Clare - I actually read a couple of articles about the properties of the dock leaf (and, in fact, this is another one of those things I'd read about, but had no idea what a dock leaf looked like) and will try it if needed - but let me emphasize that I am going to make it one of my highest priorities to avoid a repeat of if at all necessary. We did a 4-mile hike around Cheddar Gorge on Saturday and I was positively skittish (some might have said, 'paranoid') out there. I'll ask some of my dog-walking companions to give me a crash course in dock identification the next time we're out and about.
Oh I sympathise completely. I never saw a nettle in the US but the boys managed to get poison ivy every summer we were there. And I agree with you, it's much sneakier because it doesn't hurt straight away, so you could be rolling in a whole patch of the stuff and not realise. Nettles are horrible, but at least they are pretty distinctive looking and you know straight away you've been stung. Also, the stings go away fairly quickly compared to poison ivy which gets steadily worse as you scratch and spread it (Littleboy 1 ended up on oral steroids the first time he got it).

The thing to realise about hiking in England is that there will be a lot of paths that are impassable in summer precisely because of nettles. You would probably do better to stick to open hillsides, moors etc (have you been up to the Quantocks yet?) and leave the little overgrown country paths to the autumn.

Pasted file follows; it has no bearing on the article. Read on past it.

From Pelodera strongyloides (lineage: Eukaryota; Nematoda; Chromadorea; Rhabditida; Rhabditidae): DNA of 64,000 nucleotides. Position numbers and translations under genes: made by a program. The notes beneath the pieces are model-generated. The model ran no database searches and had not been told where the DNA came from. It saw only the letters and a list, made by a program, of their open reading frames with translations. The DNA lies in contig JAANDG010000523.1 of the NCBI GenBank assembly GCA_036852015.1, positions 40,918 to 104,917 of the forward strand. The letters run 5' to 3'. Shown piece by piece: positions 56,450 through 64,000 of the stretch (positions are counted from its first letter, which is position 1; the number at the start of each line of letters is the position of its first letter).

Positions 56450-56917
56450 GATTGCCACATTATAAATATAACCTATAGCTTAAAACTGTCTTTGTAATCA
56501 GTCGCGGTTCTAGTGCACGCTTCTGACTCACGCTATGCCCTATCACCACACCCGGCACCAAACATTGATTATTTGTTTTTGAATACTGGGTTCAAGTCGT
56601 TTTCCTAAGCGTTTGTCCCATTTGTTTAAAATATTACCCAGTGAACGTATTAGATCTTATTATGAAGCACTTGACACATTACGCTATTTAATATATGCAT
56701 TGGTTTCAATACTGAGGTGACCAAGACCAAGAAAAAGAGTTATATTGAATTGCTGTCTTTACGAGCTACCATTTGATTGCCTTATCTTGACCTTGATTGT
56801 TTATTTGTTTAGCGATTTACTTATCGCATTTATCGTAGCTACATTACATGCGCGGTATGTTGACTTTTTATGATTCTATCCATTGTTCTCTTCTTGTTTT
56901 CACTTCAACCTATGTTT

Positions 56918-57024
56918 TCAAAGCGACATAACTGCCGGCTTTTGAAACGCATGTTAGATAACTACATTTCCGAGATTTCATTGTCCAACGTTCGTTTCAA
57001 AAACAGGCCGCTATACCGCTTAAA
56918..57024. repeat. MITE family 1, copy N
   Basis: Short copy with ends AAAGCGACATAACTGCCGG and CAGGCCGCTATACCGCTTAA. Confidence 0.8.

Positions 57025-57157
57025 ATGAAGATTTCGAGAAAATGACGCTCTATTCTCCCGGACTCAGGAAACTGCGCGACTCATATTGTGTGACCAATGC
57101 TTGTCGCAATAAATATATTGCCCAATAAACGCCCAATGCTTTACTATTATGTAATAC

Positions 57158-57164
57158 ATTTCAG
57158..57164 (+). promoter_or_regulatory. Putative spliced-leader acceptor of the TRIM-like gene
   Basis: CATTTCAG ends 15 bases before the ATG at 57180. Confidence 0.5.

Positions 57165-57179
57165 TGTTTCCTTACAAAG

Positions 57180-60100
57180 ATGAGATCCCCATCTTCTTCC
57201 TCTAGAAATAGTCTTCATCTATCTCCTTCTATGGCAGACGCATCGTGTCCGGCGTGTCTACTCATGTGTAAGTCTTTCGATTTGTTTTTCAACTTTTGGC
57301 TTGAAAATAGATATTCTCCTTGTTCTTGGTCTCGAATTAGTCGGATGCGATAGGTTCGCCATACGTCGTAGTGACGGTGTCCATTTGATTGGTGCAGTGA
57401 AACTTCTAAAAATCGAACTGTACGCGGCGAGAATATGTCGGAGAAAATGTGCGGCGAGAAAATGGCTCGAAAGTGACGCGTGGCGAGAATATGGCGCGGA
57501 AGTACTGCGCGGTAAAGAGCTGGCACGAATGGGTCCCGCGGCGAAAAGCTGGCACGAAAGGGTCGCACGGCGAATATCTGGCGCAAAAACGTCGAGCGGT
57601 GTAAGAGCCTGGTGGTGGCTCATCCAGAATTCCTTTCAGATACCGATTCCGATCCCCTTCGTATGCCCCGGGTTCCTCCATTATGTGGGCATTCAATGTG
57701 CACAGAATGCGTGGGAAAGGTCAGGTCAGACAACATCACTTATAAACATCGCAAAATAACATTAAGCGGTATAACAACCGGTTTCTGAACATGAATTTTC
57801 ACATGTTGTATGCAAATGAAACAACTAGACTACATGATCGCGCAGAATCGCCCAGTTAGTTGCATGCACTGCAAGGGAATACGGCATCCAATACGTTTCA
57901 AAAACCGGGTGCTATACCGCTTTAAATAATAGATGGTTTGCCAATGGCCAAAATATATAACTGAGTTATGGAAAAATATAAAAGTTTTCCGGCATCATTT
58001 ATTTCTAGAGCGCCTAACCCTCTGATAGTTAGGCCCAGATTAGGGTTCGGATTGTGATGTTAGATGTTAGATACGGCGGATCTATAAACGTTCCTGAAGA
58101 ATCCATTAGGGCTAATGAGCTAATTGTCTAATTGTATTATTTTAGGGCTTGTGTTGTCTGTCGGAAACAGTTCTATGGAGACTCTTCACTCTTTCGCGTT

MsCaroline said…
You're right - poison ivy can be pretty awful - I've heard a few horror stories, and LB1's steroids are not an unfamiliar story, sadly! The problem with avoiding the paths is that I have walked them almost daily with the dog since March, so the encroachment of the nettles has been a gradual thing and these are her favorite walkies! She does love running off-lead back in the fields, too (I don't let her do it anywhere she might run into cars or approach people who don't care for dogs - she doesn't understand that everyone doesn't think she's fabulous, and is likely to jump up for a cuddle - frightening for non-dog people) so I continue to take her to those country fields - but I don't wear shorts, and I stick with long sleeves when we go. Now that I understand what I'm avoiding, it's been much easier to keep pain-free - although I did take Potty Mummy's advice and figure out what Dock looks like, so I'm better prepared!